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Love it or hate it: Colorado's infamous 'balloon boy' hoax is 10 years old

The world watched as the balloon floated over Colorado, thinking a 6-year-old boy was inside. He never was.

FORT COLLINS, Colo. — Like a sequence out of a comic book, a silver floating disc swept across Colorado's dusty plains on a clear October afternoon.

"It looks like he's going 500 miles an hour," someone observed from a news helicopter circling the craft — a homemade helium-filled balloon that had been strung and taped together out of plastic tarps and papered with aluminum foil to look like a flying saucer.

After working on it for weeks, Richard Heene — the eccentric, storm-chasing dad of three boys — claimed he was testing the balloon in the backyard of his family's Fort Collins rental home on Oct. 15, 2009, when unexpectedly and untethered, it launched into the sky.

Heene called 9NEWS asking if they could get a helicopter up to track the balloon. Next, he called authorities. His 6-year-old son, Falcon, had been playing in the balloon all morning and unwittingly climbed into it before its unplanned take off, Heene claimed.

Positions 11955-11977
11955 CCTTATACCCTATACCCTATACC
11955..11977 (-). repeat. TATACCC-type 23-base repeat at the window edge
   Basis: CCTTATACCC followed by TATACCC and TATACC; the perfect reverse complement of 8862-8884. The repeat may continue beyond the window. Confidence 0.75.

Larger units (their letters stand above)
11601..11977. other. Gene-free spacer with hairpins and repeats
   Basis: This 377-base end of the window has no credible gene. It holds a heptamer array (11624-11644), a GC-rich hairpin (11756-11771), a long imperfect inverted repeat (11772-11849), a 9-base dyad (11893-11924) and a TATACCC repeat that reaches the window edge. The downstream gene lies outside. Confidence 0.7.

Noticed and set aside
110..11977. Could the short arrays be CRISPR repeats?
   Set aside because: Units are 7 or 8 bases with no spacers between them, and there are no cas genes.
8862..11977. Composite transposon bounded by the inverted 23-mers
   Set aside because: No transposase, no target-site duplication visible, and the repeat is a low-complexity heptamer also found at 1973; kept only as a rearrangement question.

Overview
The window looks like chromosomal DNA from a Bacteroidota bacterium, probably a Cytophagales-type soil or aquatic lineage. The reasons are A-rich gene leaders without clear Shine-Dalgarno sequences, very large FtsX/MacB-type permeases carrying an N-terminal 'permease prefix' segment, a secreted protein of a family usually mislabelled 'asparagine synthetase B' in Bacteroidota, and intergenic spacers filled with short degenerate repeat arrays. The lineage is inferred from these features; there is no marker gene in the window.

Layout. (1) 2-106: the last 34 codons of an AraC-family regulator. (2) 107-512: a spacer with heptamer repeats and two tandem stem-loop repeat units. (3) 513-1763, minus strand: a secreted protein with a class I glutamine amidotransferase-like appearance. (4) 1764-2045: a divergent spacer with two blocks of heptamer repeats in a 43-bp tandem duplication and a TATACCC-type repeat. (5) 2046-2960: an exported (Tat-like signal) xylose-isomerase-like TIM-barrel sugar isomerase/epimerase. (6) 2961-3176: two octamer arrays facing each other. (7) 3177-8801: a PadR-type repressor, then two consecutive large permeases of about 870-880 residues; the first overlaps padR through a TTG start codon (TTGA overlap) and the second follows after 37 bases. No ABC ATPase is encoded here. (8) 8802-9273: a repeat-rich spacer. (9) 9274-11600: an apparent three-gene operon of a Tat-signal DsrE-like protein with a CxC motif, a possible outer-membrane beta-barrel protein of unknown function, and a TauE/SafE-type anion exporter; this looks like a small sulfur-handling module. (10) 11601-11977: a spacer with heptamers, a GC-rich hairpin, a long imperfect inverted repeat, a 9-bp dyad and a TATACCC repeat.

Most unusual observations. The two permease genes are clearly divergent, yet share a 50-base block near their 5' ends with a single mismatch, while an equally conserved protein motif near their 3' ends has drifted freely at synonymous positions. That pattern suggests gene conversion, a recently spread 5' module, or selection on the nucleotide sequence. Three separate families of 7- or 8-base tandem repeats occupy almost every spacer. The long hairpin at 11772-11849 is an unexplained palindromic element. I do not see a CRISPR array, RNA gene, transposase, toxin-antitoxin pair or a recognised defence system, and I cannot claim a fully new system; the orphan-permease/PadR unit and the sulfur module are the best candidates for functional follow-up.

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The Denver news station had a helicopter circling the balloon within an hour, broadcasting its journey live across Larimer, Weld and Adams counties, where the balloon eventually crashed into a desolate field of freshly-planted winter wheat.

"If you'd stay here, I'd like to see the kid get out," someone told the helicopter pilot as 9NEWS filmed first responders rushing to the scene.

They attacked the still-inflated balloon with pitchforks and pocket knives, clawing to get inside. 

But Falcon wasn't there. He never was, Larimer County Sheriff Jim Alderden announced at a press conference three days later. 

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Millions had watched the balloon soar over Colorado as TV stations and newspapers picked up the coverage and spread it across the world. 

But just as soon as young Falcon became internationally known as "balloon boy," his parents' story started to fall apart.

The stunt had been staged to help the family get a reality TV show, Alderden explained as the world kept watching.

> Continue reading this story at The Coloradoan.

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